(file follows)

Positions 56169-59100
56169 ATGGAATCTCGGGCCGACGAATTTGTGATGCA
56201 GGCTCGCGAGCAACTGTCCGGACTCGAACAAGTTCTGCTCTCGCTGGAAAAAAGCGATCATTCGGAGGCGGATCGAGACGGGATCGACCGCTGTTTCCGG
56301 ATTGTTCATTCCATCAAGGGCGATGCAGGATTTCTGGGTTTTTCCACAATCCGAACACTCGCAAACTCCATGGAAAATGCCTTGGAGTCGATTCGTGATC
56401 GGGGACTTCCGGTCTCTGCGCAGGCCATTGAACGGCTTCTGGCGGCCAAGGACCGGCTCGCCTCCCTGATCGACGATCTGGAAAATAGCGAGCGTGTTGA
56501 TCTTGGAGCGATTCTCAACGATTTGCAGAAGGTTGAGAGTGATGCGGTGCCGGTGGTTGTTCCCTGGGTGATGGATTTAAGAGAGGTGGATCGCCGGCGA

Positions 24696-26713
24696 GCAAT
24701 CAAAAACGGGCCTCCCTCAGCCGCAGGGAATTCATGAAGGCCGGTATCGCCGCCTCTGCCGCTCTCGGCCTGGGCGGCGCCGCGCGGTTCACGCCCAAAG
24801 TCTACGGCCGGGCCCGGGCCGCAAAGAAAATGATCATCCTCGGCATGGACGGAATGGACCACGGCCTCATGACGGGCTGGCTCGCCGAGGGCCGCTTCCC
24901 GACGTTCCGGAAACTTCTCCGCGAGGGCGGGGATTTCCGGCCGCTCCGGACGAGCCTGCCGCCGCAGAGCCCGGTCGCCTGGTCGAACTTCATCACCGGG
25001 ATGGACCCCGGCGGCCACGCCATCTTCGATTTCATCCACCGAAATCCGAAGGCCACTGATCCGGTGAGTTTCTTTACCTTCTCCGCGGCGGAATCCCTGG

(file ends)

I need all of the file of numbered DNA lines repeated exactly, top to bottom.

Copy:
Positions 56169-59100
56169 ATGGAATCTCGGGCCGACGAATTTGTGATGCA
56201 GGCTCGCGAGCAACTGTCCGGACTCGAACAAGTTCTGCTCTCGCTGGAAAAAAGCGATCATTCGGAGGCGGATCGAGACGGGATCGACCGCTGTTTCCGG
56301 ATTGTTCATTCCATCAAGGGCGATGCAGGATTTCTGGGTTTTTCCACAATCCGAACACTCGCAAACTCCATGGAAAATGCCTTGGAGTCGATTCGTGATC
56401 GGGGACTTCCGGTCTCTGCGCAGGCCATTGAACGGCTTCTGGCGGCCAAGGACCGGCTCGCCTCCCTGATCGACGATCTGGAAAATAGCGAGCGTGTTGA
56501 TCTTGGAGCGATTCTCAACGATTTGCAGAAGGTTGAGAGTGATGCGGTGCCGGTGGTTGTTCCCTGGGTGATGGATTTAAGAGAGGTGGATCGCCGGCGA

Positions 24696-26713
24696 GCAAT
24701 CAAAAACGGGCCTCCCTCAGCCGCAGGGAATTCATGAAGGCCGGTATCGCCGCCTCTGCCGCTCTCGGCCTGGGCGGCGCCGCGCGGTTCACGCCCAAAG
24801 TCTACGGCCGGGCCCGGGCCGCAAAGAAAATGATCATCCTCGGCATGGACGGAATGGACCACGGCCTCATGACGGGCTGGCTCGCCGAGGGCCGCTTCCC
24901 GACGTTCCGGAAACTTCTCCGCGAGGGCGGGGATTTCCGGCCGCTCCGGACGAGCCTGCCGCCGCAGAGCCCGGTCGCCTGGTCGAACTTCATCACCGGG
25001 ATGGACCCCGGCGGCCACGCCATCTTCGATTTCATCCACCGAAATCCGAAGGCCACTGATCCGGTGAGTTTCTTTACCTTCTCCGCGGCGGAATCCCTGG